I remember Merlin Olsen before Father Murphy, before Little House on the Prairie, before his long stint as Dick Enberg’s partner on NBC’s football telecasts or being Grand Marshal of the Rose Parade. I even remember him before he wore a beard.
*I admit, I couldn’t name them all – at least not at the same time. I did come up with all four of them, including Lundy, the most difficult one to name, but invariably I’d wind up leaving one of the others out. But now that I’ve made a point of it, it will probably become one of those things that I’ll still be mumbling about on my deathbed, when the doctors shake their heads and conclude that I’ve finally lost it.
The Rams came close, but they never one the big one while Olsen was with them. It was pretty much the only thing missing from a career that started when he was All-America at Utah State and ended in the Pro Football Hall of Fame, with 14 All-Pro appearances in-between.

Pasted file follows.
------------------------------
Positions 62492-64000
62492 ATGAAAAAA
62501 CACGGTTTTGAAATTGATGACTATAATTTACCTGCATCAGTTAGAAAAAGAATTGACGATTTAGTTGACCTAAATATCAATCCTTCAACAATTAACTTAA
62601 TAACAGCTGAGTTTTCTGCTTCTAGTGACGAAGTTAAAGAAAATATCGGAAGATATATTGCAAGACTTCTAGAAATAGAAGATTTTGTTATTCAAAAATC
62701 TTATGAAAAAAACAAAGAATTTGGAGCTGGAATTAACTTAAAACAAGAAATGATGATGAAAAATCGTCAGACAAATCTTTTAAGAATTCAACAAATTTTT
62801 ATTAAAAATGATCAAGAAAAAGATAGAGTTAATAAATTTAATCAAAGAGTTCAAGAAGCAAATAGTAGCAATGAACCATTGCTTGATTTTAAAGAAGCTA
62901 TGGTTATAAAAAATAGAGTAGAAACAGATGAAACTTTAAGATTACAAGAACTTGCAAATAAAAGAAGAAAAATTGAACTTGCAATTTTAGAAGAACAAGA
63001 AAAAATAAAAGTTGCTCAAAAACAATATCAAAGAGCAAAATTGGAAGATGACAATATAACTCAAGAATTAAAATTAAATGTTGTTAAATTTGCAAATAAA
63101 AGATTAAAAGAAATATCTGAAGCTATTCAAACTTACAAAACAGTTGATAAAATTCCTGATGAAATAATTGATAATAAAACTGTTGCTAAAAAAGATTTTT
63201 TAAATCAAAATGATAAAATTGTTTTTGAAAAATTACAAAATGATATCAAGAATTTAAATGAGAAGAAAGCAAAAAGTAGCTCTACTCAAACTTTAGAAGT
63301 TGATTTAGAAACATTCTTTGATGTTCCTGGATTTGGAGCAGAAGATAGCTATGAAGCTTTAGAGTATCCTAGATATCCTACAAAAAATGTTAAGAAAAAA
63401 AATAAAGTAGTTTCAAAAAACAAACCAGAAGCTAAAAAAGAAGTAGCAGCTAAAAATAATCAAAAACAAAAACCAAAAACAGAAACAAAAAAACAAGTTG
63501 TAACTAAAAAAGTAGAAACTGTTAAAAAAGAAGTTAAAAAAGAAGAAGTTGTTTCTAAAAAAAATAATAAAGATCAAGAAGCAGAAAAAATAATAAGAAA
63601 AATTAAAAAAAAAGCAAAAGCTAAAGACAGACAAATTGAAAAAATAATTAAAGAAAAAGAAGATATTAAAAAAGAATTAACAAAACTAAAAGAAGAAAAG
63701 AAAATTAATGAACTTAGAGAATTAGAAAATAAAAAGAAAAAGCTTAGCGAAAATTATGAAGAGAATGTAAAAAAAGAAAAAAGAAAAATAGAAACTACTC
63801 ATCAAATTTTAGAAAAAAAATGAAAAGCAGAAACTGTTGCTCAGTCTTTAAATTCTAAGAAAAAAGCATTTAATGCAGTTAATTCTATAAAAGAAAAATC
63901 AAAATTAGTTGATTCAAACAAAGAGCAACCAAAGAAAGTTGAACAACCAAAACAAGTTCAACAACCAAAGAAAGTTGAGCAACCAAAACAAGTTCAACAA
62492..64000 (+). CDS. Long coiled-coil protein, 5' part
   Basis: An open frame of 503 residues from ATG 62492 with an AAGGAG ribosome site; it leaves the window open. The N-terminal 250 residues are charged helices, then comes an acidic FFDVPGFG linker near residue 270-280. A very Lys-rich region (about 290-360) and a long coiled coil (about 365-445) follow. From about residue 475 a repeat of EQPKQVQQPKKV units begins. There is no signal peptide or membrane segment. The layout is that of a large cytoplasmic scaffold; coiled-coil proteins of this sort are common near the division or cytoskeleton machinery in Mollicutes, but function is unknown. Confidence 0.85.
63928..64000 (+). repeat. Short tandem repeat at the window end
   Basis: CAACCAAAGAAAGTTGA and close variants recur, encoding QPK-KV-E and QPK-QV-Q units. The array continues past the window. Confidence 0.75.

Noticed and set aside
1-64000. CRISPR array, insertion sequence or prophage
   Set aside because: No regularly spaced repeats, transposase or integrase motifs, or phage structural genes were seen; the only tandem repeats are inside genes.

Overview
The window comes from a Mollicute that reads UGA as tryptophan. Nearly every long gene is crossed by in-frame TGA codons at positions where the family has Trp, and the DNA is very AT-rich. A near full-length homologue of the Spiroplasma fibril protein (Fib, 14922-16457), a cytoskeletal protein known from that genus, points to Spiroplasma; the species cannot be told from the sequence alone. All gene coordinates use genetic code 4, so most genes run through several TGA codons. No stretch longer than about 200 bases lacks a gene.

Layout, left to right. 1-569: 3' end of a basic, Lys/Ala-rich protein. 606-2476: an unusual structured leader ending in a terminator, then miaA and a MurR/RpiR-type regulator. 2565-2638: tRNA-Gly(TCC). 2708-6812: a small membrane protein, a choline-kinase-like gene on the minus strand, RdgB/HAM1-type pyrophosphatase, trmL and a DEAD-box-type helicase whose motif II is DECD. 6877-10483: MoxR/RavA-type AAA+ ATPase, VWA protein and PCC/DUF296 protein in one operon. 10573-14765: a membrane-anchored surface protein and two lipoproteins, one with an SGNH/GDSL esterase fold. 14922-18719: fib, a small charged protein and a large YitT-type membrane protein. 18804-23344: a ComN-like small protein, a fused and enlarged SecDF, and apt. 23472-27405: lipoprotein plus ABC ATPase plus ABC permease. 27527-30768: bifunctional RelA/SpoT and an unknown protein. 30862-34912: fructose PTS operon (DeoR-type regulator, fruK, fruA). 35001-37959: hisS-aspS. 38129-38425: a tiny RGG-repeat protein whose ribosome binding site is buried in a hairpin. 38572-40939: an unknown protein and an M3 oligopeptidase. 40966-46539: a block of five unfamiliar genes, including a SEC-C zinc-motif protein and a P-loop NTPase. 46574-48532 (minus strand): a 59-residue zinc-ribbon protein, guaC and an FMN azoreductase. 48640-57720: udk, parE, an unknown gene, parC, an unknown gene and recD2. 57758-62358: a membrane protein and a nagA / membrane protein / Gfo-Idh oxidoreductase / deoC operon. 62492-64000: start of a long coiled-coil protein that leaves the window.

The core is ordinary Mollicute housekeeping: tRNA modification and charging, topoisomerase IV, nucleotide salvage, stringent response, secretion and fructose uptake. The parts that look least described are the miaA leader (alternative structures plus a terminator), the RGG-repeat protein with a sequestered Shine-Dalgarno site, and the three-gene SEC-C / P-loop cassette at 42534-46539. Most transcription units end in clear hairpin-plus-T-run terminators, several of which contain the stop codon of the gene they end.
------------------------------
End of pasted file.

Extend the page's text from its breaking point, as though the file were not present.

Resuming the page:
He was soft-spoken, articulate, and intelligent about football (and probably a number of other things; he graduated summa cum laude), which made him a natural for television after he retired. And that’s probably how most people remember him – as the gentle giant in all those shows I mentioned above, plus the blink-and-you-missed-it Aaron’s Way (I know; if you blinked, you missed it.) Not my kind of shows, but there’s no doubt he was good at what he did. He even sold flowers on TV for FTD, and made it seem manly. Not having known him, it’s tempting to suggest that in all of these series, Merlin Olsen simply played himself – typecasting, but in the same way that John Wayne was typecast.
If it’s true, if he was playing himself all those years, then it is less of a tribute to his acting abilities (although I’ve seen much worse) and more to his character as a man. He died today of mesothelioma at 69, but his accomplishments remain secure. ◙